The money is in addition to state unemployment compensation. For the week that ended on April 11, the unemployment benefits paid out by Colorado was $62 million, up from $29.8 million the prior week. During the Great Recession in 2009-10, $19 million was paid out on an average weekly basis. The highest monthly total was May 2009, paying out $102.8 million.

TODAY’S UNDERWRITER

Nationwide, initial unemployment claims were at 5,245,000 for the week ending April 11, down 1,370,000 from the prior week. That means 22 million Americans have filed for unemployment in the four weeks since President Donald Trump declared a national emergency.

While Front Range counties saw the highest numbers of unemployment claims — Adams, Arapahoe, Denver, El Paso and Jefferson counties made up 57% of all county-level claims for the week that ended March 28 — Colorado’s mountain communities saw the largest weekly increases. 

“Summit County had the largest relative increase — 1,231 claims versus a weekly average of 13 in 2019. That translates to a 95-fold increase,” said Ryan Gedney, senior economist with the state labor department. “Grand, Routt, Gilpin and Chafee counties rounded out the top five.”

Even as more workers file for unemployment, some companies this week said they were hiring more people in the Denver area.

On Thursday, Amazon said that it needs another 1,000 workers for its distribution centers in Colorado. That’s on top of more than 3,600 employees Amazon hired in the past few weeks, according to the company, who joined 4,000 existing workers statewide.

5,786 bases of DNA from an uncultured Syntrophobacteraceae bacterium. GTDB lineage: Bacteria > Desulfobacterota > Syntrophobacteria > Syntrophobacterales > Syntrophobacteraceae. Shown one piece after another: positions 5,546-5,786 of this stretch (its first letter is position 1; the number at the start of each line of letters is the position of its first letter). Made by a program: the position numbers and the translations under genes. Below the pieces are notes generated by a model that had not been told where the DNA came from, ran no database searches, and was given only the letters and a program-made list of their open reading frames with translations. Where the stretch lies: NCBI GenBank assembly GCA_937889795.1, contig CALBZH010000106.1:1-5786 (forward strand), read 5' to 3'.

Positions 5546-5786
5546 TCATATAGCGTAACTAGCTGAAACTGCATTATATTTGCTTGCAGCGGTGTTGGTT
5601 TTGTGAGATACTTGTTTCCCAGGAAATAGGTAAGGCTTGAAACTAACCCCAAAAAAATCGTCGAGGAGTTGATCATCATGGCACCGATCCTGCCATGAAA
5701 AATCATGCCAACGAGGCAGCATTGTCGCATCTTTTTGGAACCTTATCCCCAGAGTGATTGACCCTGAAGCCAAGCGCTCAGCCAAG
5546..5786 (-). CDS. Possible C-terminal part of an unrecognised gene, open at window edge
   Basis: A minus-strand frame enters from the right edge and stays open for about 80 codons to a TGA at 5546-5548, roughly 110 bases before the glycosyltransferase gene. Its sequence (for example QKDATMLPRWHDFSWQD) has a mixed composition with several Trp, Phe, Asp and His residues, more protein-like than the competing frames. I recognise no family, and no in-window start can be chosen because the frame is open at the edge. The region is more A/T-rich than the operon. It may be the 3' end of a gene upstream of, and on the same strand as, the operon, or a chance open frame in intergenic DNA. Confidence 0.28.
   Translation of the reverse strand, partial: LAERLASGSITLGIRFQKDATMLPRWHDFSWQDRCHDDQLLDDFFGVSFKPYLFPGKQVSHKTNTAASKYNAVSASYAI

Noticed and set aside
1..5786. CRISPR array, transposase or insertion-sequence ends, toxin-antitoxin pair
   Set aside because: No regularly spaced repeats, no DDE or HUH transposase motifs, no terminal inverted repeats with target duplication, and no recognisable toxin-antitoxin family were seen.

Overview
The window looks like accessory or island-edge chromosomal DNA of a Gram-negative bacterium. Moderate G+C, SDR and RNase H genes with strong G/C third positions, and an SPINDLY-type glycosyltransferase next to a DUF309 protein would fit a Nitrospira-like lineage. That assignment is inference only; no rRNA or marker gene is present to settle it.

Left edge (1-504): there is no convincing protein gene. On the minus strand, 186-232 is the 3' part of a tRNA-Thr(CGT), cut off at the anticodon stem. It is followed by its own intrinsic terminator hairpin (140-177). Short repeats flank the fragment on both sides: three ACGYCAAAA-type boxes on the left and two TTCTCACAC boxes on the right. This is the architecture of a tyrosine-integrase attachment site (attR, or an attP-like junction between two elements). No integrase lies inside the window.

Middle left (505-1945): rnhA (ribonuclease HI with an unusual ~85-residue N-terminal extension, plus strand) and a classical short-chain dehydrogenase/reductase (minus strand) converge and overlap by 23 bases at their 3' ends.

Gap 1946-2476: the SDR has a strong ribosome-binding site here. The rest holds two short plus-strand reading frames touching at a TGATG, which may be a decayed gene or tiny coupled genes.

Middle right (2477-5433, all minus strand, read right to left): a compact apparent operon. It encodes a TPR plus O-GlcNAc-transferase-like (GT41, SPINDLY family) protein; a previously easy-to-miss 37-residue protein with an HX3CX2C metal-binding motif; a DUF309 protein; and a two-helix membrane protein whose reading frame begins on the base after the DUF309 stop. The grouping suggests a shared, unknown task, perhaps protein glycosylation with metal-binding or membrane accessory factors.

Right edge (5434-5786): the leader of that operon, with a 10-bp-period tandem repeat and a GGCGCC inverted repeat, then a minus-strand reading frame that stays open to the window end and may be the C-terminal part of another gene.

Colorado Gov. Jared Polis and other local elected officials get a guided tour of the Amazon fulfillment center on August 29, 2019 in Thornton, Colorado. The center opened in June 2018 and spans 855,000 square feet with more than 1,500 employees. (Kathryn Scott, Special to The Colorado Sun)

Fidelity Investments is hiring 200 new employees in Colorado, though mostly in Denver, as part of a decision to accelerate the hiring of 2,000 new workers nationwide. The company, which currently has 900 workers in the state, said it is looking for financial consultants and customer service representatives to help clients with retirement plans and other financial services.

While the requirement to look for another job while on unemployment has been waived during COVID-19, the state’s job portal still has new job postings this week at connectingcolorado.com.

Resources for workers

Unemployment pay

Sick leave

  • Workers in eligible industries (leisure and hospitality; food services; child care; nursing homes and more) can get up to four days of paid sick leave. The FAQs
  • The federal Family and Medical Leave Act provides sick-time leave, though not necessarily payment, for eligible workers affected by the coronavirus. Take up to 12 weeks of unpaid time off and be entitled to job reinstatement.

Employers

  • Opt for the state’s Work-Share program to encourage workers to return. Workers with reduced hours (between 10%-40%) can qualify for a percentage of the lost pay.
  • Seasonal workers or union employees who plan to return to their employer are eligible. Called “job attached,” this helps out seasonal workers who often stop working for up to 16 weeks.